Home Assessments and Home Visits by Occupational Therapists

Home visits are the key method used to undertake home assessments and plan and monitor home modification recommendations, while occupational therapists are the professionals most often called upon to conduct home visits.

Managing home hazards through home assessments and home modifications are effective strategies to prevent falls among older people. Home visits by occupational therapists are therefore now considered an essential part of clinical practice.

Tips on home assessments and modification

 

Living Room

-Remove mat which do not have a non slip backing or are not firmly secured to the bathroom floor.

-Remove mats which are placed on top of a slippery tiled floor or on top of a existing carpet.

-Have light bulbs with wattage of at least 75w. 100w frosted light globes are recommended BUT check the light fittings you have allow for this. If not add further light fittings to increase the general lighting in a room.

-Ensure that outdoor plant are not preventing light coming in through window.

-Ensure that you wear supportive footwear when mobilizing at home - both indoor and outdoor.

-Never mobilize at home wearing only socks or stockings.

-Clear walkways of extension cords or telephone cords.

-Remove and rearrange furniture that protrude into the main walkways or obstructs the room.

-Repair any floor coverings that are not fitted securely or that are torn and worn badly.

-Remove scatter rugs which are not secured to the floor.

-Tack the edges down fixing the rug into the floor to ensure the edges do not curl.

-Use double-sided tapes to secure the mat to the floor.

Kitchen

-Rearrange your kitchen cupboards to avoid frequent bending, reaching or climbing on chair to reach high places.

-Store regularly used items between waist and shoulder level.

-Store lightweight and rarely used items on higher level.

-Make sure items are stored safely in the cupboard, so that they do not fall out of the cupboard when they are opened.

-Investigate possibilities of an eating area in the kitchen, eg a breakfast bar, or small chair.

-Make sure there are clear, level surfaces between the fridge, sink and preparation areas in the kitchen.

-Be sure to wipe spills as soon as they occur, especially in the kitchen, laundry and bathroom.

-Use chairs with armrest which extend forward to provide enough leverage to help get out of the chair.

-Chair must have a firm back and cushion to sit on.

Bedroom

-The mattress should be firm, and should not sag in the middle.

-If furniture beside bed is used to get up from the bed,make sure it is firmly fixed and will not move.

-Install bedside lightning which is easy to use in the dark e.g. a touch lamp.

-Install a switch for the main bedroom light for use from the bed, which is accessible in the dark.

-Keep a torch/ flashlight on your bedside table until a permanent bedside light can be fitted.

-Consider a night lamp to be left on at night.

-Sit down to get dressed.

-Keep loose item off the floor.

Stairs and hallway

-Grab rails should be installed alongside the length of all internal steps/ stairs.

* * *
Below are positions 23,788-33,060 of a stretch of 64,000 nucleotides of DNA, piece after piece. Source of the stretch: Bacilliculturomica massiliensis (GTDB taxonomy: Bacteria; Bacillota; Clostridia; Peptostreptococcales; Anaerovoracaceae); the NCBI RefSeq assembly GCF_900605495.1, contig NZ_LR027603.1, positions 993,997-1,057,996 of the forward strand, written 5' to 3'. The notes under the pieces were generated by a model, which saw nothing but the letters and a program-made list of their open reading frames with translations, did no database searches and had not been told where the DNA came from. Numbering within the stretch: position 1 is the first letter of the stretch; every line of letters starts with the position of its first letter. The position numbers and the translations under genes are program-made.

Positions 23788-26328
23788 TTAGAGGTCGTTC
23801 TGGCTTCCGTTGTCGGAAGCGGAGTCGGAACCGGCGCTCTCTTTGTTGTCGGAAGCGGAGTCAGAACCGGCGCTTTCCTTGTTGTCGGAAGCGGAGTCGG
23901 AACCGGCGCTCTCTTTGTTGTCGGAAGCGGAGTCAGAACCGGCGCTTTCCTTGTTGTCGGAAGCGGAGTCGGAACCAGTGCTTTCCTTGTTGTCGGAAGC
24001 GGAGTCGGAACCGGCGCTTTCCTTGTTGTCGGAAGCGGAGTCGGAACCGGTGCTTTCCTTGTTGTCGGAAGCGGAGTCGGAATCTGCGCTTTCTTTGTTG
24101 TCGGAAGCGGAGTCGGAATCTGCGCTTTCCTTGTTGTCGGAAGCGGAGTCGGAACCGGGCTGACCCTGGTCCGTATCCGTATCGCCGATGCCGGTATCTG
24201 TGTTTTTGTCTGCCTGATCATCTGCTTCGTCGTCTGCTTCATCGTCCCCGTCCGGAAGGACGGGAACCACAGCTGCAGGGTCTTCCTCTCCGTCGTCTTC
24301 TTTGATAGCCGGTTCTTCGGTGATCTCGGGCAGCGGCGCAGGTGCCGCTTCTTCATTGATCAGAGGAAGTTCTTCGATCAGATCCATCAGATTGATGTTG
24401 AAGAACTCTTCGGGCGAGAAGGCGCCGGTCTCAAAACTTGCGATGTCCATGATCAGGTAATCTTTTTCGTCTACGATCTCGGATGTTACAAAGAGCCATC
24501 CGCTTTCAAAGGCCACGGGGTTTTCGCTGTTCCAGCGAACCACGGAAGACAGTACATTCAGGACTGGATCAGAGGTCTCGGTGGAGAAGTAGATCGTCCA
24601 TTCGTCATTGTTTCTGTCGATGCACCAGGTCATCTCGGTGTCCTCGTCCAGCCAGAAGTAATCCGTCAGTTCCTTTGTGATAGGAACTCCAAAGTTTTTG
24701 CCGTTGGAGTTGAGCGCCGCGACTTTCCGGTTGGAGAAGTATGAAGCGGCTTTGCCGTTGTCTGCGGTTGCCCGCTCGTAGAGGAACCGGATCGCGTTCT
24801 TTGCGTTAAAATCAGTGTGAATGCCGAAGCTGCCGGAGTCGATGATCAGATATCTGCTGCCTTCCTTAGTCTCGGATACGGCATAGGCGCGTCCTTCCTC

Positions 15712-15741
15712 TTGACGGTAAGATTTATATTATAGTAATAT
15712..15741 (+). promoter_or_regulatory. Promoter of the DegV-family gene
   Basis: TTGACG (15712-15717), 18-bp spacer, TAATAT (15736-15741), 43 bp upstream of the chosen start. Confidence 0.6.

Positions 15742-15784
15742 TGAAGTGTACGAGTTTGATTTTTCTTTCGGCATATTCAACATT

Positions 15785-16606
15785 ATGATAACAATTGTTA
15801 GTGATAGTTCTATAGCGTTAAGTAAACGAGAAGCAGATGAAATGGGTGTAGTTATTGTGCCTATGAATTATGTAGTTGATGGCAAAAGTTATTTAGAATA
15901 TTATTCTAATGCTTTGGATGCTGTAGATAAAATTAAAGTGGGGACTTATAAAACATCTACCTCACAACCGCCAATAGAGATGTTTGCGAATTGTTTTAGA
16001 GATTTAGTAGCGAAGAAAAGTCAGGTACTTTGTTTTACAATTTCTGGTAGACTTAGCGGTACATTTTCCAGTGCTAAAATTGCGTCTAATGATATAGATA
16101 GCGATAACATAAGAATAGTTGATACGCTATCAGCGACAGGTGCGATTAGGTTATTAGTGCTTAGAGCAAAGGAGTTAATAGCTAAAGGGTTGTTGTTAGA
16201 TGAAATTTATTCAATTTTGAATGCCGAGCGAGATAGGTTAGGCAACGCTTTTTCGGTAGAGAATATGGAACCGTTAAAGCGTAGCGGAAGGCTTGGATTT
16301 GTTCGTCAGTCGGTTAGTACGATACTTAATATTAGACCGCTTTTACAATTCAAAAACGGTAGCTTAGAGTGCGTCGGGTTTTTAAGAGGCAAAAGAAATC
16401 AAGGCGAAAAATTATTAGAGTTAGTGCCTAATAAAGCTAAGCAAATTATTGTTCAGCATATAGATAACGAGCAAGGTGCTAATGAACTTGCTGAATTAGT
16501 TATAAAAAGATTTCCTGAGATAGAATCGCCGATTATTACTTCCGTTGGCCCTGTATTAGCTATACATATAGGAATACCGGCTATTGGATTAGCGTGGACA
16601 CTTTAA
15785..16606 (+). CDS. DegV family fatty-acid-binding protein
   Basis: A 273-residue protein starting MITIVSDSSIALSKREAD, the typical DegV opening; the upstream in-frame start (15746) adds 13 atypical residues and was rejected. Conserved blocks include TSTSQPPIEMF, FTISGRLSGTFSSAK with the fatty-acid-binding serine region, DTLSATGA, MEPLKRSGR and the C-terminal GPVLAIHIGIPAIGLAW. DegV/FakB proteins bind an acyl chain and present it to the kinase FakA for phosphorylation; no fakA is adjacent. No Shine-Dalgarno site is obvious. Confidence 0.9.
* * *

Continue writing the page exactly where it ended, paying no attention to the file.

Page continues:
-Rails should be 850-900mm from the ground and should extend the length of the steps within 300mm extensions at the top and bottom if possible. They should be fixed firmly into wall fixings. The width of the rails should be easy to grip.

-Preferably rails should be installed on both sides of the stairs.

-Install extra light switches at the top and bottom of internal steps - refer to an electrician.

-Install extra light fittings if the stair is not well lit - refer to an electrician.

-Remove obstacles from main walkways - especially at the top and bottom of stairs.

-Step treads should be no more than 150mm high for each steps.

-Step tread heights should be same for every steps.

-Paint a white or yellow strip with non-slip materials on the edge of the outside steps to make them more visible during the day and night.

-Do not use a patterned floor covering as the edge of indoor steps might be difficult to see - especially at night.

Bathroom

-Store toiletries and bathing accessories within reach of user when in bath to prevent overreaching and decrease the risk of slipping.

-Use a soap on a rope or put a bar of soap inside some panty hose that is tied to taps to avoid dropping it on the floor, or use shower gel that is in a container that can be hooked on to the shower outlet or tap.

-Use a non-slip mat - BUT the back of the mat must be kept free of soapy residues, it must be kept clean and dry after each use to prevent it slipping on the floor, and it must not block the floor drain.

-Be sure to wipe up spills as soon as they occur

-Dry self - especially feet - as much as possible before stepping on to a tiled floor, to avoid dripping of water onto the floor.

-Use a well secured, absorbent mat to stand on whilst drying self after a shower or bath.

-Install grab rails to ensure safety transfer. Make sure grab rails are securely fastened to support within the walls - refer to occupational therapist for assessment.

-A raised toilet seat might make getting up from toilet easier.

-To avoid the rails themselves becoming slippery when wet, a self-adhesive non slip tape can be wrapped around them.

-If getting in and out of the bath is dangerous, consider removing the bath and installing a walk-in shower recess.

If you have any uncertainties about the assessments or modifications, please do not hesitate to approach us.


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